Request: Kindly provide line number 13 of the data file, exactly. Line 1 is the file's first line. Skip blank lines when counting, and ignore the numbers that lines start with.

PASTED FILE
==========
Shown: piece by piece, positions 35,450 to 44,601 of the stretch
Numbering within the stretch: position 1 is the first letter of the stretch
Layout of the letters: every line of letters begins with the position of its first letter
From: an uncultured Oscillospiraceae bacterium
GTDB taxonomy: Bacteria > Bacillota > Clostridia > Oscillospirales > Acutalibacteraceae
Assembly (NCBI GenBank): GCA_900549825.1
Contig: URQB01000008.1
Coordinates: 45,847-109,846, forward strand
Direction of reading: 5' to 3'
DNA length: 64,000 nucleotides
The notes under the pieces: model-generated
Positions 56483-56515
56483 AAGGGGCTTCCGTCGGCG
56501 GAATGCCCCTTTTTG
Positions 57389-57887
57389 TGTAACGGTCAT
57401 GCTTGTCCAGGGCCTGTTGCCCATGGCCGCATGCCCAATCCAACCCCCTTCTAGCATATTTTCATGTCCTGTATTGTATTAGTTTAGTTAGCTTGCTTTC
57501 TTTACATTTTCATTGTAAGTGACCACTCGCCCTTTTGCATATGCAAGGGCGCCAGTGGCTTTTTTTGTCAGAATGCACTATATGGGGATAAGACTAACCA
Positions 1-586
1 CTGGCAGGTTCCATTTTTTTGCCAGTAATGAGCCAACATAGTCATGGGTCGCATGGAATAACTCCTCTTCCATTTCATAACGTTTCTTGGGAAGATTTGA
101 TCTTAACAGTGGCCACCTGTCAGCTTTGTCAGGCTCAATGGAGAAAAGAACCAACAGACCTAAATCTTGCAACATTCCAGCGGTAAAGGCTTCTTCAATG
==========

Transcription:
56483 AAGGGGCTTCCGTCGGCG